The ongoing war on drugs has played a big role in 2015 movies. Earlier this year, there was a documentary called Cartel Land and the Emily Blunt thriller Sicario, where she is part of a team hunting a drug cartel. Bernardo Ruiz’s documentary Kingdom of Shadows brings an interesting viewpoint – a few viewpoints, actually – on the wide-ranging effects of the war on drugs.
Told in triptych, Kingdom of Shadows comes from the viewpoint of a nun, an agent and a former marijuana smuggler. Sister Consuelo runs an organization to help families who have been afflicted by various cartels’ violent actions. She is fierce and dedicated to her work, always holding out hope that someone’s family member is still out there even though bodies continually pile up and are unearthed around Mexico. She offers the most compelling and emotionally involving moments of Kingdom of Shadows.
Oscar Hagelsieb, once worked as an undercover agent but now works for Homeland Security. Oscar is a family man who goes to work everyday, leaving his family, knowing he is putting himself at risk working with some of the most dangerous people in the world. Oscar even puts himself in front of the media, letting any cartel members know that he is an agent and if anything happens to him he has the backing of his fellow agents.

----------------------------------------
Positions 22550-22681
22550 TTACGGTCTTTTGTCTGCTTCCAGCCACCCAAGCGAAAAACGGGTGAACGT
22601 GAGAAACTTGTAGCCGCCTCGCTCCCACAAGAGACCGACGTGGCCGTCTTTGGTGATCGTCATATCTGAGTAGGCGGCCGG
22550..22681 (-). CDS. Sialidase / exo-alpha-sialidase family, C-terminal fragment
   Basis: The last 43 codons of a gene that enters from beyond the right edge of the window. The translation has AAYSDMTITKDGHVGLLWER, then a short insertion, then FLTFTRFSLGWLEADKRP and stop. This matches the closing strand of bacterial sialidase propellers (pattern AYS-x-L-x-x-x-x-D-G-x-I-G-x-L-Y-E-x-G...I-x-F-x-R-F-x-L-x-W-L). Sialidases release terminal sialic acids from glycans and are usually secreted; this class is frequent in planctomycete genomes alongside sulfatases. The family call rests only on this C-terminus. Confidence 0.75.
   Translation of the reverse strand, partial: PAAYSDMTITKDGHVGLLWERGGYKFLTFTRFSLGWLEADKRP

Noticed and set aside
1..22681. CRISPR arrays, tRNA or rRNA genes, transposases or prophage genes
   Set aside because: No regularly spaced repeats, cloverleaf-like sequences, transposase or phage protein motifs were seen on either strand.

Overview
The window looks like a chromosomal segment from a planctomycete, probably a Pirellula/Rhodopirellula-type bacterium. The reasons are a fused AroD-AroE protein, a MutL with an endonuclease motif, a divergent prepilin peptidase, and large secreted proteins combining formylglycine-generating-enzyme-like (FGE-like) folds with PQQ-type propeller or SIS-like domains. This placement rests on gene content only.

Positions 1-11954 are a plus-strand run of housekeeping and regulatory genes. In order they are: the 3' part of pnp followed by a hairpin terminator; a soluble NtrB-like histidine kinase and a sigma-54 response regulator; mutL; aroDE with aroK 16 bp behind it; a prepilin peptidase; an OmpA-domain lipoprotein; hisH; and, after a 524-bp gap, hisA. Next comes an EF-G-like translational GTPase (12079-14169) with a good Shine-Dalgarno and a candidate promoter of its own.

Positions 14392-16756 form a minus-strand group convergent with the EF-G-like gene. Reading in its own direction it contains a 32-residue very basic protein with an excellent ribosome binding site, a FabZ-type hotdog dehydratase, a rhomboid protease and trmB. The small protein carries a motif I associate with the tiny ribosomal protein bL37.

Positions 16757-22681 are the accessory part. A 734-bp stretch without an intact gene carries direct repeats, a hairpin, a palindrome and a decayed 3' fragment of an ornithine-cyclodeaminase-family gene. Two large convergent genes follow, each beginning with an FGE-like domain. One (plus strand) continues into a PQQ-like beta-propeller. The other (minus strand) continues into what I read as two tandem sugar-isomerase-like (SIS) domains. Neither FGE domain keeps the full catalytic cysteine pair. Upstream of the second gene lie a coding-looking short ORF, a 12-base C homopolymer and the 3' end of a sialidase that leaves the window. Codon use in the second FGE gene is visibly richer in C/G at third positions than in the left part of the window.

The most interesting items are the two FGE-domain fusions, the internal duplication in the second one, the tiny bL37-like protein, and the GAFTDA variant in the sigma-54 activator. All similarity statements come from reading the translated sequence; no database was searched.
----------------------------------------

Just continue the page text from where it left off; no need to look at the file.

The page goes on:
The former smuggler, Don Henry Ford, Jr., offers the least involving but still interesting input to Kingdom of Shadows. Where Sister Consuelo and Oscar offer the viewpoint of working against the cartels, Don offers the aspect of having worked with them. It has changed his entire view on life – he seems defeated and confused by such strong laws against marijuana – and he brings a world-weary stance to the topic.
Ruiz has captured the bleak world of drug trafficking in a familiar way and does nothing but emphasize the issue we have seen many times before. Many films and documentaries have showed the risk-taking aspect of working on both sides of drug trafficking. The film’s structure is far more interesting, trying to tell this story from multiple angles. The powerful moments of Ruiz’s film are not the moments about the drugs themselves but the lasting effects of cartel violence. It’s heartbreaking to watch families remain so hopeful that their loved ones are still out there when evidence from past cases points to less-than-favorable odds. Kingdom of Shadows really illustrates the psychological effects- which can be direct or indirect- of cartels.
Kingdom of Shadows runs a scant 75 minutes and often feels the need to try and tell too much in such a little amount of time. He could have expanded the film a little longer – something you rarely hear critics say – to fully flesh out his documentary. Still, Ruiz has made a bleak but technically sharp film that places you inside this dangerous world.
Verdict: 3 out of 5
Kingdom of Shadows isn’t essential viewing on drug cartels. It does, however, offer a different take on a story told many times. We know this is a problem and human lives are at risk in this seedy world, but Kingdom of Shadows shows how much of a problem it is for so many people.